Joe Ayers and early Ragtime sounds at Offbeat Roadhouse

Date: 04/12/2024

Time: 8:00 pm - 9:00 pm

Joe Ayers will pull into Offbeat Roadhouse Friday night, April 12, for a concert which will also be broadcast on WTJU. A renowned musician and historian, Joe will put on a special program featuring Ragtime guitar from the early 20th century.

This is a free event, open to all. Masks are strongly encouraged for all attendees.  You can also listen to Offbeat Roadhouse on the radio (91.1 FM) or on-line, and even video stream it at WTJU’s Facebook page or YouTube channel.  But concerts always sound better with you as part of the studio audience.  WTJU is located at 2244 Ivy Rd in Charlottesville, right next door to Vivace.  There is plenty of parking, both in our lot as well as the Sentara lot next door.

Offbeat Roadhouse is supported locally by Ting – lightning-fast fiber internet for your home and business. Learn more at Use promo code WTJU at checkout for a free month and $100 gift certificate.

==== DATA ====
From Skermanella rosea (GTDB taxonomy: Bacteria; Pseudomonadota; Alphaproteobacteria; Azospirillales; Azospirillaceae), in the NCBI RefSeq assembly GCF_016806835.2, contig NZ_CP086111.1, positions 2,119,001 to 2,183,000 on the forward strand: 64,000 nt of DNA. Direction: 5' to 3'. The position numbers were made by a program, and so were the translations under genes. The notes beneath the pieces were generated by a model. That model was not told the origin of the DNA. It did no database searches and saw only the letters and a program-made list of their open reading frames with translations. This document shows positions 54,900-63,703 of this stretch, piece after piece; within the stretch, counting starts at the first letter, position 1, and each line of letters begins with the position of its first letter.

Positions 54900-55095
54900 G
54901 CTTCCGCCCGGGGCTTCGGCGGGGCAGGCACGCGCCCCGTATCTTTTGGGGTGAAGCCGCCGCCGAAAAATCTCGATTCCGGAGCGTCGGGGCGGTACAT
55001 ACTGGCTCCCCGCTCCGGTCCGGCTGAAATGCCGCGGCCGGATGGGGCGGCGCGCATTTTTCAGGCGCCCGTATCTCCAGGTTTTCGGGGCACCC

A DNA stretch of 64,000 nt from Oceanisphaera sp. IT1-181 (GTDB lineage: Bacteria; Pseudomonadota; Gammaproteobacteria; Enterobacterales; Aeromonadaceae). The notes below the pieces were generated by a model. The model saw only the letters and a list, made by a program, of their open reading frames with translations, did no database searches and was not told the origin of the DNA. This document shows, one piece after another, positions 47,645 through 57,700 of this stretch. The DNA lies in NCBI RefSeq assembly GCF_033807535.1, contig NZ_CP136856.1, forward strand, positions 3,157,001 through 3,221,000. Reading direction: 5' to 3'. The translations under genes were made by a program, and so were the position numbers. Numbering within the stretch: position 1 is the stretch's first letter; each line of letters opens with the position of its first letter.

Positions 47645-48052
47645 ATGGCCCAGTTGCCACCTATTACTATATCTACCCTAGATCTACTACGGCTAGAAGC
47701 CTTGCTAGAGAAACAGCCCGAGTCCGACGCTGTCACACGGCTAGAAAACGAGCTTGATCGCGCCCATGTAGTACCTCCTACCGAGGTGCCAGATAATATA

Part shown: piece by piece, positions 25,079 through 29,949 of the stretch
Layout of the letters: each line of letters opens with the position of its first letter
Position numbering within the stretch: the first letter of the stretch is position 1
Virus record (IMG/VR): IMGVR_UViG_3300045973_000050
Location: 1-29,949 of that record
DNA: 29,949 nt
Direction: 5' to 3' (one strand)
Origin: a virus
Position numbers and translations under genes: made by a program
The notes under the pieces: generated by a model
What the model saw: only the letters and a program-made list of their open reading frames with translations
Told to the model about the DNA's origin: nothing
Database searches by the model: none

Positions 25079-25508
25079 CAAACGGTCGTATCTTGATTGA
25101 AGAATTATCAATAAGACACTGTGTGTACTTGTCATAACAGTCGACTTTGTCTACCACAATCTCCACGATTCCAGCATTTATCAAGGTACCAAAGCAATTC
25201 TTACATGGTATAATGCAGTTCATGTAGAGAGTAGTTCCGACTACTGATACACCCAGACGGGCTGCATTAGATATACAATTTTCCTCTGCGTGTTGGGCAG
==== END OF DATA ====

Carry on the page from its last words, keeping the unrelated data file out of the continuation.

Joe Ayers has literally rewritten the history books regarding the development of the banjo in America…and has provided the most accurate account of the true sound of early banjo. He is also renowned for his study of guitar in America during the 19th and early 20th century. These past few years his focus has been on the early Ragtime sound.

Joe Ayers is a musician, historian, lecturer, musicologist, classical guitarist, blues expert, performing artist, and author. His recordings of early American music include several volumes of 19th century banjo classics. He has worked as a music history consultant and appeared in motion picture feature films (Warner Bros. productions) and in NBC, PBS, Discovery Channel and National Geographic television specials. He has played a seminal role in presenting authentic music for museums, Civil War reenactments, festivals, and education venues.

The grandson of a Virginia dance fiddler, Joe led the Tuckahoe Social Orchestra for 14 years, incorporating his children within the ranks of the performing group. The orchestra performed 19th century parlor, dance and minstrel music. Joe also gives lectures, offers historical consultation for films, sound tracks and other artists’ recordings, conducts workshops and seminars, and participates in residencies.


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